Tell me if this sounds like a familiar scenario. You’ve come up with a brilliant password – it’s strong, easy to remember, and you’ve finally mastered the finger gymnastics required to type it in quickly – only to find that the usage window, mandated by IT password policy, is up. So you come up with a new one, double it, add 32, and then subtract the letters from your mother’s maiden name. Only now IT requires you to include at least two punctuation characters, but that just throws the logic of your method right off.
Password creation is a constant dance between security and convenience, where good passwords that bridge the gap are hard to come by. On the one hand, strong passwords, changed on a regular basis, do reduce the likelihood of success for a wide range of attacks. On the other hand, if you make something too complex, you run the risk of forgetting it–somewhat ironic evidence of its security.
So, the ultimate question is, how do you come up with passwords that are both strong and straightforward? It’s something I’ve thought about on more than one occasion while staring at those twin text boxes, “New Password” and “Confirm New Password”. So I put this question to a variety of folks within Security Response. What follows are methods used by people within the security industry to make passwords with a good balance of security and easy-of-use.
I want to preface this by stating that a strong password isn’t the golden ticket to Internet security. There’s been plenty of debate about the usefulness of passwords in today’s world of exploits and social engineering tricks. Plus, if your password is picked off by a keylogger or spoof Web site, it’s DOA no matter how complex. But passwords aren’t going anywhere any time soon and strong ones do help keep your information safer.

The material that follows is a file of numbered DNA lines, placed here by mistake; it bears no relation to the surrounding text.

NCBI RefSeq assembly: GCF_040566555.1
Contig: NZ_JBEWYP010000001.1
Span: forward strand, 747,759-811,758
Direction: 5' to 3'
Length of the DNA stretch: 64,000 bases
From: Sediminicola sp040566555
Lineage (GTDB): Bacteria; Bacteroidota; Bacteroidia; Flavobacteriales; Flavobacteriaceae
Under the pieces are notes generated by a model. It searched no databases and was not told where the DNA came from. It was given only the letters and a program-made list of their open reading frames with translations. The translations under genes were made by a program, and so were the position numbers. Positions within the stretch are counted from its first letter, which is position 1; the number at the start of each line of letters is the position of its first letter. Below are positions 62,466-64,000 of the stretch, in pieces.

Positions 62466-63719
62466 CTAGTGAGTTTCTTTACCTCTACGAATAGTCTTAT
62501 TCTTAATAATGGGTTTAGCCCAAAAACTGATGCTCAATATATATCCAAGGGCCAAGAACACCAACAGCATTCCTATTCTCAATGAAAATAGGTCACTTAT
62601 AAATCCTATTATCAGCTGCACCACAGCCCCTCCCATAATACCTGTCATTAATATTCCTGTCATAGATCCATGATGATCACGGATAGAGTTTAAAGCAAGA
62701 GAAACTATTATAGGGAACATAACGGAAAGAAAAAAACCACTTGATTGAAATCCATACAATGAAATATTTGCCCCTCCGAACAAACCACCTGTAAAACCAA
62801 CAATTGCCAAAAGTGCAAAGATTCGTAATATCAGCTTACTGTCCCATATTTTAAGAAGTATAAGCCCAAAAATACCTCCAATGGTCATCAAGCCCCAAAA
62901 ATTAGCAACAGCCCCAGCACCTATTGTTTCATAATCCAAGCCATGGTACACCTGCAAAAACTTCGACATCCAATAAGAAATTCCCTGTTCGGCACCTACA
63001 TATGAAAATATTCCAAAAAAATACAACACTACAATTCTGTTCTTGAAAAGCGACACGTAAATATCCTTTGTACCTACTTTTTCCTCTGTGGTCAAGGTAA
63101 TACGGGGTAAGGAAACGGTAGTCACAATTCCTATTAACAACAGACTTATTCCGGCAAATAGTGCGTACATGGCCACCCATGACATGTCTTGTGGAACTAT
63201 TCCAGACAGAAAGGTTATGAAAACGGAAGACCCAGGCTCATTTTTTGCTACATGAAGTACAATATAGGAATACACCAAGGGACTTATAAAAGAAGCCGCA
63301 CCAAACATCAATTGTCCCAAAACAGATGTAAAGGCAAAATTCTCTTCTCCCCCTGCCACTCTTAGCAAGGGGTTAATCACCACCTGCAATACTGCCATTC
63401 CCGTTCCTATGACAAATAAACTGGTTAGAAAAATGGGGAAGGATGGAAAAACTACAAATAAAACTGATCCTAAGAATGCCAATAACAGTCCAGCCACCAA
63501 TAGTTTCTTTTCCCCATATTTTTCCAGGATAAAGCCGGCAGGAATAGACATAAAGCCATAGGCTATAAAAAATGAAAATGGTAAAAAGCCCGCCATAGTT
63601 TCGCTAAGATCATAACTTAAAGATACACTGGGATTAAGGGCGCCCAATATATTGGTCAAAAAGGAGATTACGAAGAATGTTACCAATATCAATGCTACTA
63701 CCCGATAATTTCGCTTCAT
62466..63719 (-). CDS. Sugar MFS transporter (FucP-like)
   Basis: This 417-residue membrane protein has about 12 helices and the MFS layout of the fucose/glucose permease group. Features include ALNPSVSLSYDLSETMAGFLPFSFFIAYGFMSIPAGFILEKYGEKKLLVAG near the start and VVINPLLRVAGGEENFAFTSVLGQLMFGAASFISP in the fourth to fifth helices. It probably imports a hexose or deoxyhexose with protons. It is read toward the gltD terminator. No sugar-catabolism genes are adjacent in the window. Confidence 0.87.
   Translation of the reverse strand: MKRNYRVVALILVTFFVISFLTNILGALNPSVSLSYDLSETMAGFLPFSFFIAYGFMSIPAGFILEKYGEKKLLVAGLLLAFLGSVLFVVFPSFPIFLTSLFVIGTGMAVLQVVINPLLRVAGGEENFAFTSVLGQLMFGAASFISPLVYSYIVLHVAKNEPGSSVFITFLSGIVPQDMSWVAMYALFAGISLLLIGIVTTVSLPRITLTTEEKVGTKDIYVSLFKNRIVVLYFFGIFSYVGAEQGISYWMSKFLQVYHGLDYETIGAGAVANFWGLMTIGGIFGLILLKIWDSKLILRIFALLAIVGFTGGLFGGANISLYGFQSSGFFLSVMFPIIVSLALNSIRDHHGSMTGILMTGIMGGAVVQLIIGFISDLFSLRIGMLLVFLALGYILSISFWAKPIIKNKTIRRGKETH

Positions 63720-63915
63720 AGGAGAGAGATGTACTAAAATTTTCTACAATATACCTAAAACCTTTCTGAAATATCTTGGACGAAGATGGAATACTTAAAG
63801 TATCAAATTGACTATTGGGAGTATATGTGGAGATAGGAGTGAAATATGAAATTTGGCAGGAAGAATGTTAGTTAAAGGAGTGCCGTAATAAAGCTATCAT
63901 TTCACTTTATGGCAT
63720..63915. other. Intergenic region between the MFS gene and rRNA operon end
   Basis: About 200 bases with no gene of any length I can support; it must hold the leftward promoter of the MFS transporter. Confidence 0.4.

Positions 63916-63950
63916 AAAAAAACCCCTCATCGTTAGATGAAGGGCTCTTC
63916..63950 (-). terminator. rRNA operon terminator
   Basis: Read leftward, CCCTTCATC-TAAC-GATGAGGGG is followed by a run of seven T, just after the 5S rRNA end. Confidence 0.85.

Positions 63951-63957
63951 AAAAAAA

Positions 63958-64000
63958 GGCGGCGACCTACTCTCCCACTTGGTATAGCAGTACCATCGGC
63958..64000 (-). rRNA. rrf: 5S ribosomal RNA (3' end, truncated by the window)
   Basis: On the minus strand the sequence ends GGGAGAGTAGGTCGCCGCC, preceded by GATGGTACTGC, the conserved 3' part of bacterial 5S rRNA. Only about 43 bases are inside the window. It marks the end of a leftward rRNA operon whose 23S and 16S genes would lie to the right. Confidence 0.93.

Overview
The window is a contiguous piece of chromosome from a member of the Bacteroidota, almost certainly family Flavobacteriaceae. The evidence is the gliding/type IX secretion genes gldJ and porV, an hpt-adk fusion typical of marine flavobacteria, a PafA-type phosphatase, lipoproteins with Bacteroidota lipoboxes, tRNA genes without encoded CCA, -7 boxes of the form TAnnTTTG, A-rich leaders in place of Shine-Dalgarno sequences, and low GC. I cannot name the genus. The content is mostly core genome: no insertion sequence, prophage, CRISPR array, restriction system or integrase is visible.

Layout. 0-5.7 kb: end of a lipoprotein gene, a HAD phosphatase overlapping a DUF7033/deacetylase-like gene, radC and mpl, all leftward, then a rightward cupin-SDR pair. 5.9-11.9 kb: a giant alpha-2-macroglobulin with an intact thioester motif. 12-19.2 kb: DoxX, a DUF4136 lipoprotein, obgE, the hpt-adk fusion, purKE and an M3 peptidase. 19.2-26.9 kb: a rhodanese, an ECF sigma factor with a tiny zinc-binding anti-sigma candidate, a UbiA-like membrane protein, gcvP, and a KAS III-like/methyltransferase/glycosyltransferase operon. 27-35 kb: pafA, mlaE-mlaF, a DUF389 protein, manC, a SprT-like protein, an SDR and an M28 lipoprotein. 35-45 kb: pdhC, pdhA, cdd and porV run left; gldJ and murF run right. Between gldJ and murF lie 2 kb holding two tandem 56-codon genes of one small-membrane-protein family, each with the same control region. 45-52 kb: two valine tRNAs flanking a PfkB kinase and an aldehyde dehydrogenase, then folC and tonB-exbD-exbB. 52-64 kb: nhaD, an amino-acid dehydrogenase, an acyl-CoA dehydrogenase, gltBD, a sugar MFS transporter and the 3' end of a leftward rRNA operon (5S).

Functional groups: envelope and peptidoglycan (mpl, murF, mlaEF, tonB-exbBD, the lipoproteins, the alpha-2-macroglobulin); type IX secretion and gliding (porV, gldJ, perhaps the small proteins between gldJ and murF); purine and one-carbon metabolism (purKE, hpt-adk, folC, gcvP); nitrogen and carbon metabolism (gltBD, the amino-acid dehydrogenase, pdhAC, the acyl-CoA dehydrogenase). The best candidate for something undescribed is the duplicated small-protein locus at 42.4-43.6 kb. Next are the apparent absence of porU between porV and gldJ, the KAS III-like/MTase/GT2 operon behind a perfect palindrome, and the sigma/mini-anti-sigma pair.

Straight out of the Password 101 book, substitute numbers and special characters for letters that are similar in shape or sound: 3 for E, + for t, 8 for “ate”. Vary capitalization as well. I’m mentioning these up front not because they’re original, but to provide a word of caution. Most dictionary attacks these days take such substitution into account, and will often run these variations against common words. Simply put, something like “password” is not much more secure if spelled out as “P@55w0rD”. Still, it’s good practice, but should be coupled with other techniques.
A pinch of salt
A concept borrowed from cryptography, you can salt your passwords by adding a few pseudo-random characters. It could be anything from the year you got your first car to the number of claws your three-legged cat has. (Easily identifiable personal info, such as birthdates, is best avoided.) For example, I could take “cr4ck3rs”, salt it with my weight in kilograms on Jupiter, and come up with “cr41ck36rs5”. This technique makes dictionary attacks much more difficult, and significantly slows down brute force attempts.
Phrases from movies/songs